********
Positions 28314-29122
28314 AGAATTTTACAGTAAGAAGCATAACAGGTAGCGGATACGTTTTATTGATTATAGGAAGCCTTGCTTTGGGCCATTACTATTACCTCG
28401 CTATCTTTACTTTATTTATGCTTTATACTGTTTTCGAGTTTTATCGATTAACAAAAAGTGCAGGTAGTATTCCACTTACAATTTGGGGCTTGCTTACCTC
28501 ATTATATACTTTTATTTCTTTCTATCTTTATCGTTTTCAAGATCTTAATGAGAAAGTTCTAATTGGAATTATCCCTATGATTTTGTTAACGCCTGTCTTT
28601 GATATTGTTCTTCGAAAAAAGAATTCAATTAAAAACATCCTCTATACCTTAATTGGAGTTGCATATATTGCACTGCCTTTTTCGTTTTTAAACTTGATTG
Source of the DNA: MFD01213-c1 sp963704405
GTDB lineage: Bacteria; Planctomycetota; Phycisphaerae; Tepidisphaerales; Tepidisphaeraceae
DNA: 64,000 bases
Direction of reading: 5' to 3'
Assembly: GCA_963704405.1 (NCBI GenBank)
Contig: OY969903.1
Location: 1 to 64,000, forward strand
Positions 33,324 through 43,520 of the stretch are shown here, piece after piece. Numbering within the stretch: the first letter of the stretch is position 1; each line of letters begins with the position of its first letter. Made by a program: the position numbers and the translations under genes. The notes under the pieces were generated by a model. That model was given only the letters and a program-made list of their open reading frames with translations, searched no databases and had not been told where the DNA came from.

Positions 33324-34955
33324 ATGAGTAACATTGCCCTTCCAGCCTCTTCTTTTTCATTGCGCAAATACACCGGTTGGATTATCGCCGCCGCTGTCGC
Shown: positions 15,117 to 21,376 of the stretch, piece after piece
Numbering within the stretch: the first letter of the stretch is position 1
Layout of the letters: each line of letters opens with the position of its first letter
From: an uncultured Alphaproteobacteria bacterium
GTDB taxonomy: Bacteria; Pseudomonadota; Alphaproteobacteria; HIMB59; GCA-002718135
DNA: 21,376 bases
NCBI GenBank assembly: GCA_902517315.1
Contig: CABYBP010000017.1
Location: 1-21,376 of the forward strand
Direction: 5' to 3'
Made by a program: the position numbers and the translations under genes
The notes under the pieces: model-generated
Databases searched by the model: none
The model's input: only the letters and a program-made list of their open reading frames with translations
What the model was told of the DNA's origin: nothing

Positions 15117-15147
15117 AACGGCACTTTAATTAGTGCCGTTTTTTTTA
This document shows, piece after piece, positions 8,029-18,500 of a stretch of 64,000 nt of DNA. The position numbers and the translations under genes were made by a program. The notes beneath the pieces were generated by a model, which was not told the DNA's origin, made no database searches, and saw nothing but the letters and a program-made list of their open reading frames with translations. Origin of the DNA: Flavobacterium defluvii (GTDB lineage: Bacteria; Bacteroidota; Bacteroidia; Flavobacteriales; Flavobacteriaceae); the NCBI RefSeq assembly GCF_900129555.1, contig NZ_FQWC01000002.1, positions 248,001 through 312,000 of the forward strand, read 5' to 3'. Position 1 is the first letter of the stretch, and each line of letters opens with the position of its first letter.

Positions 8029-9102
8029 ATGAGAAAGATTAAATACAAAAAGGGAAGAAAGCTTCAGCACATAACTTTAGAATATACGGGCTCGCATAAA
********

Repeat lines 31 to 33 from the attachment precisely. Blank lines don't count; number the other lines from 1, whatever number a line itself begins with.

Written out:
Positions 15117-15147
15117 AACGGCACTTTAATTAGTGCCGTTTTTTTTA
This document shows, piece after piece, positions 8,029-18,500 of a stretch of 64,000 nt of DNA. The position numbers and the translations under genes were made by a program. The notes beneath the pieces were generated by a model, which was not told the DNA's origin, made no database searches, and saw nothing but the letters and a program-made list of their open reading frames with translations. Origin of the DNA: Flavobacterium defluvii (GTDB lineage: Bacteria; Bacteroidota; Bacteroidia; Flavobacteriales; Flavobacteriaceae); the NCBI RefSeq assembly GCF_900129555.1, contig NZ_FQWC01000002.1, positions 248,001 through 312,000 of the forward strand, read 5' to 3'. Position 1 is the first letter of the stretch, and each line of letters opens with the position of its first letter.